The Gigabyte H67MA-UD2H is technically one of sixteen (!) H67 products that Gigabyte have listed on their website.  Due to the issue regarding Intel and the chipset recall, Gigabyte have re-released all their boards with the new B3 stepping, and modified their name to match.  So the H67MA-UD2H we are testing here is the equivalent of the H67MA-UD2H-B3, but in reality they are the same motherboard, and perform the same, apart from the minor chipset error changed.  We expect the UD2H-B3 version to retail at the same as well - $125.

The UD2H has a similar issue to the other two boards tested here today, in that while it states in the BIOS that under single thread loads, the processor should invoke its turbo mode from 33x multiplier base to 37x.  In reality it stays for most (98%+) of the time at the 36x multiplier, and very rarely hits 37x, even for short periods of time.  I was initially told by ASRock that this is an Intel specification, and it does seem that way.  As a result, I can only conclude that by buying a H67 board, consumers are losing that last turbo boosted multiplier under single thread environments.  Tsk.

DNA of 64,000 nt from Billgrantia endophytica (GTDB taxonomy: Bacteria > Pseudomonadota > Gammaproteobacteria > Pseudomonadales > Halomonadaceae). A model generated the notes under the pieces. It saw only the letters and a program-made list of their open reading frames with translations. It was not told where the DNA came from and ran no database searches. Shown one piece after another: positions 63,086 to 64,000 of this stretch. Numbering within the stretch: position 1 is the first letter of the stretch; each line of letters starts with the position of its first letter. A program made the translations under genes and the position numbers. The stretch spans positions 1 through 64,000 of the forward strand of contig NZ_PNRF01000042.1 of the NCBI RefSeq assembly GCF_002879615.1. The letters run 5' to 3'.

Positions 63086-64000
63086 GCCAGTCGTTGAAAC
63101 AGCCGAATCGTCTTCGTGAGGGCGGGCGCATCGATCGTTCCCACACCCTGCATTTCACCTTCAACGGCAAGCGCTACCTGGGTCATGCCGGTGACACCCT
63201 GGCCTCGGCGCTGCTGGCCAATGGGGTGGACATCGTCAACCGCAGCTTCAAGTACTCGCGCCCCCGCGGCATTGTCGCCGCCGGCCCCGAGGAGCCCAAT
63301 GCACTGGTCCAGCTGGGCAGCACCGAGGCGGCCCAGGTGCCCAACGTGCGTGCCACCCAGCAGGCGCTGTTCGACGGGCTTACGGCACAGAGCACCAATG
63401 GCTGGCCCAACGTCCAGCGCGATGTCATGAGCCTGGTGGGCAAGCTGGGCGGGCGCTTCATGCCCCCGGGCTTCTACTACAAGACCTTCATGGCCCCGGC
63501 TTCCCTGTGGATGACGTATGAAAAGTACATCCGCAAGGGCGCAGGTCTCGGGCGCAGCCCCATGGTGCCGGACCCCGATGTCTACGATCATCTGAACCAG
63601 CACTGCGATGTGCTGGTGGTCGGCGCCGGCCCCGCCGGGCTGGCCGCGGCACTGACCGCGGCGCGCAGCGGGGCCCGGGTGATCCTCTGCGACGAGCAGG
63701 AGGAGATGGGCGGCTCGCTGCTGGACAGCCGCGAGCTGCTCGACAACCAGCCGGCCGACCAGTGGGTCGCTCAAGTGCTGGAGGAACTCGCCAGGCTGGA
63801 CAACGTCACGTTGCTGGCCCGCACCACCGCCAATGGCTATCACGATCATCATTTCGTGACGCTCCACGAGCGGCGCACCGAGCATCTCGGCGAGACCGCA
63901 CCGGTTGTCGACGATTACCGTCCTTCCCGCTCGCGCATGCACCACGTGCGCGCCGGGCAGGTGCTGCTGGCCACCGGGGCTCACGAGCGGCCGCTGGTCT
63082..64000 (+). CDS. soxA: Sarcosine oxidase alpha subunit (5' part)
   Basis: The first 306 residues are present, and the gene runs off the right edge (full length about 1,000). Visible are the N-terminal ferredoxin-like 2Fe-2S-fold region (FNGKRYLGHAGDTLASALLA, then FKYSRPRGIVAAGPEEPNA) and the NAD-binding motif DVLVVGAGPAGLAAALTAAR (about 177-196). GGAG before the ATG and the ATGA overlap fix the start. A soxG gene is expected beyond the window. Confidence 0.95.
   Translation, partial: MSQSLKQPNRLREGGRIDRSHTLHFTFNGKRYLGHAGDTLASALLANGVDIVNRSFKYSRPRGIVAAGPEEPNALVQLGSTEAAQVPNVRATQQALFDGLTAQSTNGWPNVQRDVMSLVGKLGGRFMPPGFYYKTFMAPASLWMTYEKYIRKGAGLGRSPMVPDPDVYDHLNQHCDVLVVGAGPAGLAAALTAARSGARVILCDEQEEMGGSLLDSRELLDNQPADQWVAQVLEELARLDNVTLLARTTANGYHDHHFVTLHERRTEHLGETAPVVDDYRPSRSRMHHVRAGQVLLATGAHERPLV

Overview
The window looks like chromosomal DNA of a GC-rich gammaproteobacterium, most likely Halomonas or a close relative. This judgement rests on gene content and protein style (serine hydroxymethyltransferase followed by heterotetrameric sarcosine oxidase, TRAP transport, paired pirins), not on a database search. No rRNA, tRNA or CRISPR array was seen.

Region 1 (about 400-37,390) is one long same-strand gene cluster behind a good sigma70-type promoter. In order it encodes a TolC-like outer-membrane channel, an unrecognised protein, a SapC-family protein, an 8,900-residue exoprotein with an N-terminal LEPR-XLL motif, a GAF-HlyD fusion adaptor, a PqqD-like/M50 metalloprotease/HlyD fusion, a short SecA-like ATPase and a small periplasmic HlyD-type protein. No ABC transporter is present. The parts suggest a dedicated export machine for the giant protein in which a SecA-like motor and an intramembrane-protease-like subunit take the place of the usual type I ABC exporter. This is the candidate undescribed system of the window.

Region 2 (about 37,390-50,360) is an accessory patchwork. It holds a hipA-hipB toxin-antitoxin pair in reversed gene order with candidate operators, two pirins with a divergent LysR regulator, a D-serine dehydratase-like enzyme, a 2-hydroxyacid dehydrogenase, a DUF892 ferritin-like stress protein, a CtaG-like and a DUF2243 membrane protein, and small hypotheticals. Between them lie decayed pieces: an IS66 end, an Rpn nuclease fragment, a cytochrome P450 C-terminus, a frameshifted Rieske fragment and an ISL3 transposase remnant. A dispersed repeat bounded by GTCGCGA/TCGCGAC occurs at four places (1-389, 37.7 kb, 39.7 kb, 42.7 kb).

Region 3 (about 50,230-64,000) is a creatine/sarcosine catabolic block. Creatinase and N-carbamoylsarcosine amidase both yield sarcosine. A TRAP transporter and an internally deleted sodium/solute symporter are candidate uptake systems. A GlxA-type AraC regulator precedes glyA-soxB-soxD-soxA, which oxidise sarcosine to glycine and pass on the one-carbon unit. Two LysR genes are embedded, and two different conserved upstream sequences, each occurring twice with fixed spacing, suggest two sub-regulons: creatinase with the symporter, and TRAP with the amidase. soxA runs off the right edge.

After testing the motherboard, it was a mixed bag of joy and disappointment.  On the one hand, the UD2H was the only board out of the three H67 we test here that allowed some form of CPU Overclocking.  At first glance in the BIOS, I thought it was better than expected given some of the options (it looked like I could set the CPU to the max turbo multiplier for 100% of the time), but delving deeper I discovered this was not the issue.  The 3D performance wasn’t stellar, and the motherboard only has two fan headers on board, meaning my Corsair H50 could only have both fans rotating with an additional 3-pin to molex connector.  The design is also a little different…

Visual Inspection

Gigabyte has taken a different tack to ASRock and ECS is our little H67 combined product review – the layout of the board is different (PCIe x4 instead of a PCI) for a start.  The SATA ports are all further into the board, and the RAM slots are further away from the 24-pin power connector, leaving a relatively large gap on the board.